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Roof shingles with garret house on top of the house among a lot of trees. dark asphalt tiles on the roof background

How Much Does a Shingle Roof Cost? (2024 Guide)

Typical Cost Range: $5,994–$9,791

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Shingle roofing is available in a variety of materials, styles, and prices. While shingling a 2,000-square-foot home costs between $6,000 and $9,800, your price ultimately depends on your choices.

Default Author Icon Written by Angela Bunt + 1 other Reviewer Icon Reviewed by: Mark Howey Updated 06/04/2024

Asphalt shingles are the most popular roofing material for American homes due to their durability and affordability. An asphalt shingle roof for a 2,000-square-foot home with a 7/12 slope costs an average of $6,000–$9,800, though your rate may differ. However, there are various types of shingles to choose from. If you’re looking for a more durable and corrosion-resistant material, you can opt for steel or aluminum shingles. Or, if you’re interested in an old-world aesthetic, you can opt for wood-shake or slate shingles.

We’ve detailed each type to help you decide what’s right for your home. Below, we’ll look at each shingle’s price, benefits, drawbacks, and everything else you need to know before installing your next roof. 

Key Takeaways

The cost to install new shingles is between $4.50–$12.25 per square foot but can vary depending on materials, roof size, and location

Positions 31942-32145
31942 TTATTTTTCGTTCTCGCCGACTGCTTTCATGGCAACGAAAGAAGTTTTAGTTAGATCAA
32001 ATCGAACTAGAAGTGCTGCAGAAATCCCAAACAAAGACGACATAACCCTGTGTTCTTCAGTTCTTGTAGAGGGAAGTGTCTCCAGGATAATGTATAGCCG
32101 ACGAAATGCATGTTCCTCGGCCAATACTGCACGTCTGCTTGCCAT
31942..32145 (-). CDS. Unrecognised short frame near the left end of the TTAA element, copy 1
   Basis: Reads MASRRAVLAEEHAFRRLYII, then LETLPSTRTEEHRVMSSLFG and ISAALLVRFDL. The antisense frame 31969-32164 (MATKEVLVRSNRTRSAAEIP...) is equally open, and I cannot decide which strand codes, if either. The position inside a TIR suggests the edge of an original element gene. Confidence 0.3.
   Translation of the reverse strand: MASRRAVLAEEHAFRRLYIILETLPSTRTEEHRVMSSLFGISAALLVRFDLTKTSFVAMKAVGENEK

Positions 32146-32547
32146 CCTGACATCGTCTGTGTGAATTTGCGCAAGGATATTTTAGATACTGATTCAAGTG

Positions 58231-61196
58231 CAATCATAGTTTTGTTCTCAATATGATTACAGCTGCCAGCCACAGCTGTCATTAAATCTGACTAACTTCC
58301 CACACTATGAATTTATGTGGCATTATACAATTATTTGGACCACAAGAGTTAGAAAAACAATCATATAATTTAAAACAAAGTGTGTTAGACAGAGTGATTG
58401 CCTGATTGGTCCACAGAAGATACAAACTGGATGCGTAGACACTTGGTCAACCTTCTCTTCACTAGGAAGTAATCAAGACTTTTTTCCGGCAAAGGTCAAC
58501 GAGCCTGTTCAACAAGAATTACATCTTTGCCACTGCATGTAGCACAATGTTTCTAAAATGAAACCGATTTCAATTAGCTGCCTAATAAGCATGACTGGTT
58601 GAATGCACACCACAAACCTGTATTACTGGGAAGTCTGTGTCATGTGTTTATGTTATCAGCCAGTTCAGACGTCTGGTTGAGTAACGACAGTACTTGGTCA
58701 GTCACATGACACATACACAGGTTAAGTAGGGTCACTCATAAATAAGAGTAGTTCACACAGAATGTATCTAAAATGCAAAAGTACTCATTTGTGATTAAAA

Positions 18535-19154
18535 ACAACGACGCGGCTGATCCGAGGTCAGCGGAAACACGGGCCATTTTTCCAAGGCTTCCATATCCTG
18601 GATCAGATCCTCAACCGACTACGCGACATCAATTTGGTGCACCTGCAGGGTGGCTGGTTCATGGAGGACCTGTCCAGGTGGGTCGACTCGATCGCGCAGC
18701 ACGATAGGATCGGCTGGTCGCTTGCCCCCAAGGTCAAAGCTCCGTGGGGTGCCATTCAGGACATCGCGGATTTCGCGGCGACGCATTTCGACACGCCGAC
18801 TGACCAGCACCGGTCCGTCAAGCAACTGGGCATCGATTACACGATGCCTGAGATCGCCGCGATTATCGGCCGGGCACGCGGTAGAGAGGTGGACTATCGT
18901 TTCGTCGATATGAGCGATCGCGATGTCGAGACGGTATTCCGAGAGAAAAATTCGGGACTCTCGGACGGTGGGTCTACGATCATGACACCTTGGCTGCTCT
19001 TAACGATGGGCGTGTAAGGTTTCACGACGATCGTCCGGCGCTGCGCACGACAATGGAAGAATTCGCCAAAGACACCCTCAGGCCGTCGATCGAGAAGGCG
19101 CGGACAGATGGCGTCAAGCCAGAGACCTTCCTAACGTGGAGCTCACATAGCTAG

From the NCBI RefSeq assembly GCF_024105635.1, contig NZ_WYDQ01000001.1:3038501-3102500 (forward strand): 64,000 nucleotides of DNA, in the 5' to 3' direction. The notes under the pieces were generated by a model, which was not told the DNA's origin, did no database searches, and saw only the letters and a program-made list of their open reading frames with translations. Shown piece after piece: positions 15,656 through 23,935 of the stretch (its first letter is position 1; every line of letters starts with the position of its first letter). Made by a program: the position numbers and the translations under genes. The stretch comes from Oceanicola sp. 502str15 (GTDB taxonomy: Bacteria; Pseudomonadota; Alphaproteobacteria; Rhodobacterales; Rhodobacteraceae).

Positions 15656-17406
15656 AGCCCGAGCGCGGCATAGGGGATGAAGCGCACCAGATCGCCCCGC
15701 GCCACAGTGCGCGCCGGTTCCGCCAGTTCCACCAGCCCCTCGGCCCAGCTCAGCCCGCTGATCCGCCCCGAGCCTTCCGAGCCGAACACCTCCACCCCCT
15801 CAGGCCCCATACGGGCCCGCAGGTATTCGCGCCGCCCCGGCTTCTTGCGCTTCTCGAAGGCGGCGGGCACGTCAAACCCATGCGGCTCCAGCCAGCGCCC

Square footage and type of shingle primarily determine your total price, but brand, labor, shingle removal, and the roof pitch can also be cost factors.

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Roof shingles with garret house on top of the house among a lot of trees. dark asphalt tiles on the roof background
Asphalt Shingles

The majority of asphalt shingle roofs cost $5,994–$9,791.

House With a Metal Roof
Metal Roofing

A new metal roof costs an average of $9,150–$16,743.

Ceramic Tiled Roof On House
Tile Roofing

Tile roofs cost an average of $8,202–$24,645.


How Much Does a Shingle Roof Cost?

The cost to install new shingles is between $4.50–$12.25 per square foot but can vary depending on materials, roof size, and location. Where your roof costs fall within the given price range depends on two main factors:

  • Square footage: Your roof’s size determines the material and labor costs for applying new shingles.
  • Shingle material: Shingles are most commonly made from asphalt but can be made of higher-quality, more expensive materials.
Steps to follow

Shingle Roof Cost by Square Foot

Home size isn’t the only thing that determines how complex a roofing job is, but it has the biggest impact on cost. Note that asphalt shingles are only a small part of the total price.

Roof SizeCost of Asphalt ShinglesCost of Shingles + Installation
1000 sq ft$1,700 – $3,000$3,652 – $5,373
1200 sq ft$2,040 – $3,600$4,382 – $6,447
1500 sq ft$2,500 – $4,500$5,478 – $8,059
2000 sq ft$3,400 – $5,600$5,994 – $9,791
2500 sq ft$4,250 – $7,500$8,544 – $12,537
3000 sq ft$5,100 – $9,000$10,112 – $14,830
3500 sq ft$5,950 – $10,500$11,756 – $16,969
*Cost figures in this article are based on 2023 reports from multiple sources, including Roofing Calculator and Remodeling Calculator.

Cost by Type of Shingles

There are several types of roof shingles, including basic, premium architectural, and composite shingles. Shingles may also be made from metal, wood, stone, or other materials, which are typically more expensive than asphalt.